It’s 7:30am some May morning, and I’m knee deep in frigid, Pacific surf. Well, they’re in the surf, and they’ve probably been there hours already – the guys with the wetsuits and boards. I’m wearing shorts and a Vans hoodie, yelling at my camera to focus as the guy I’m tracking catches a right. After he makes the wave and dives off, I release the breath I’m holding and pause to look around. The sky is the same dull grey as the ocean that meets it. The May greys have a solid hold on the coast of San Diego. It’s between sets, and the almost still water is peppered with surfers who waxed their boards before the sun broke the horizon.
I awoke to the sound of children giggling as they skipped past my cabin on their way to school. I pushed my way out from under three heavy blankets, grateful for their warmth during the cold night, grabbed my glasses, and made my way to the large picture window.
I pushed back the curtains and looked out at the vista that would take my breath away this and every morning during my stay. I was on a hill overlooking the town of San Rafael de la Laguna, Ecuador. Just beyond the town, I could see the glassy Lago San Pablo, and towering protectively over its surroundings, the imposing Cerro Imbabura, the sacred protector of the region. The plan for today was Christmas shopping at Otavalo’s Saturday market. Another amazing day in Ecuador.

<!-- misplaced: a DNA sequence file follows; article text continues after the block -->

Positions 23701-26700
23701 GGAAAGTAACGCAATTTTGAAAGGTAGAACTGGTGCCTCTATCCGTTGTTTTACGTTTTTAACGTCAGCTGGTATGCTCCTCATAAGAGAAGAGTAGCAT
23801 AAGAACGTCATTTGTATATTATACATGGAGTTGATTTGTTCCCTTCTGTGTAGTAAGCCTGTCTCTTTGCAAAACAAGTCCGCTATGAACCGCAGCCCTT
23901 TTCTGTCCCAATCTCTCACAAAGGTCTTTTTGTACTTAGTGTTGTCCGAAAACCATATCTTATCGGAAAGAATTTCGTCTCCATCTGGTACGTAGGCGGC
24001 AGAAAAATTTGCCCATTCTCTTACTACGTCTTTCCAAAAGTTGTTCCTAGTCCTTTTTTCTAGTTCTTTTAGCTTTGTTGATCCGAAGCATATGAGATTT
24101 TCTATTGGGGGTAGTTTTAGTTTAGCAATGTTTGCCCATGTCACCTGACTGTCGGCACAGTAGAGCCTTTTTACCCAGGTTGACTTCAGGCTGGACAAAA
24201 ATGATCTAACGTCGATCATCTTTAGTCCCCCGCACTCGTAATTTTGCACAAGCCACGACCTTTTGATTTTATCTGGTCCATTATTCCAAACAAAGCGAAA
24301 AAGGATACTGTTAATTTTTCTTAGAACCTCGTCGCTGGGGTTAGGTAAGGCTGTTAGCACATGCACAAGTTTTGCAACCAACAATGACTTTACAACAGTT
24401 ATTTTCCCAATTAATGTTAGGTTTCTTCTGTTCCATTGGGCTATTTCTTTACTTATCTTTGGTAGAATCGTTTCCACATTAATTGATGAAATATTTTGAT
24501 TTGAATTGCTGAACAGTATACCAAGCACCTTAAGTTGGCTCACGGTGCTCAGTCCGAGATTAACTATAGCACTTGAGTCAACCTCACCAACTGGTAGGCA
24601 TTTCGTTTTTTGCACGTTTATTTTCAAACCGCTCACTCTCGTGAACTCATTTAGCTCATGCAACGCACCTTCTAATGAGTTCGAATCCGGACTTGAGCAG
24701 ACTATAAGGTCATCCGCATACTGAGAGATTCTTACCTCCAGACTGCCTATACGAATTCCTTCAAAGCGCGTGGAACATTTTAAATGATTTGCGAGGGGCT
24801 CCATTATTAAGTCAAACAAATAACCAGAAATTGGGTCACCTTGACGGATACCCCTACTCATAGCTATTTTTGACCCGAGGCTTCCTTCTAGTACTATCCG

I was on my own again in San Cristóbal for an inner-island group tour with an English-speaking guide. Mockingbird Tours translation: a slightly awkward one-on-one tour of snorkeling spots with Danny, a very young guide with a better command of English than I have of Spanish (but, admittedly, the bar is low here).
This is the first of what I assume will be many posts drafted in an airport…continued on a plane…and finalized in a hotel. I’m typing out the first few words at Dallas Love Field as I wait for my hopefully-only-slightly-delayed connecting flight to Orlando.
When Gav and I arrived at Puerto Villamil on Isla Isabela for our three-day/two-night tour, it didn’t take us long to realize something was amiss. We waited on the rapidly emptying pier, looking for expectant guides. Groups gathered and left, while I literally spun in circles, hoping for a clue. Luckily I persuaded a woman on the pier to call the number on my Mockingbird Tours receipt (seriously, people, bring this with you everywhere).